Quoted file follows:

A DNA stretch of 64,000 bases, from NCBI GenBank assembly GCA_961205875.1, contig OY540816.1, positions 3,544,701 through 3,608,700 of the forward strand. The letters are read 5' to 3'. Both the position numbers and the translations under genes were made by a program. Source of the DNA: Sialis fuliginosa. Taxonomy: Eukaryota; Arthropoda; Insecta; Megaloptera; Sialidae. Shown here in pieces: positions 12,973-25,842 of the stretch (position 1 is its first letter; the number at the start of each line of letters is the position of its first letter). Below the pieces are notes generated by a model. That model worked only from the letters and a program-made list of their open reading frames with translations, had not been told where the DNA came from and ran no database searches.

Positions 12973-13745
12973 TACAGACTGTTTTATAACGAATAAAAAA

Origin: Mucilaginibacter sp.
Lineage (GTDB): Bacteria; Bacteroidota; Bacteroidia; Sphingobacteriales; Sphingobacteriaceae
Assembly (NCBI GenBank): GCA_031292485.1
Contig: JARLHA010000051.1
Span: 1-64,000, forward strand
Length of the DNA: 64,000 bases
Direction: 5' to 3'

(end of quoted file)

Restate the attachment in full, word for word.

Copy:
A DNA stretch of 64,000 bases, from NCBI GenBank assembly GCA_961205875.1, contig OY540816.1, positions 3,544,701 through 3,608,700 of the forward strand. The letters are read 5' to 3'. Both the position numbers and the translations under genes were made by a program. Source of the DNA: Sialis fuliginosa. Taxonomy: Eukaryota; Arthropoda; Insecta; Megaloptera; Sialidae. Shown here in pieces: positions 12,973-25,842 of the stretch (position 1 is its first letter; the number at the start of each line of letters is the position of its first letter). Below the pieces are notes generated by a model. That model worked only from the letters and a program-made list of their open reading frames with translations, had not been told where the DNA came from and ran no database searches.

Positions 12973-13745
12973 TACAGACTGTTTTATAACGAATAAAAAA

Origin: Mucilaginibacter sp.
Lineage (GTDB): Bacteria; Bacteroidota; Bacteroidia; Sphingobacteriales; Sphingobacteriaceae
Assembly (NCBI GenBank): GCA_031292485.1
Contig: JARLHA010000051.1
Span: 1-64,000, forward strand
Length of the DNA: 64,000 bases
Direction: 5' to 3'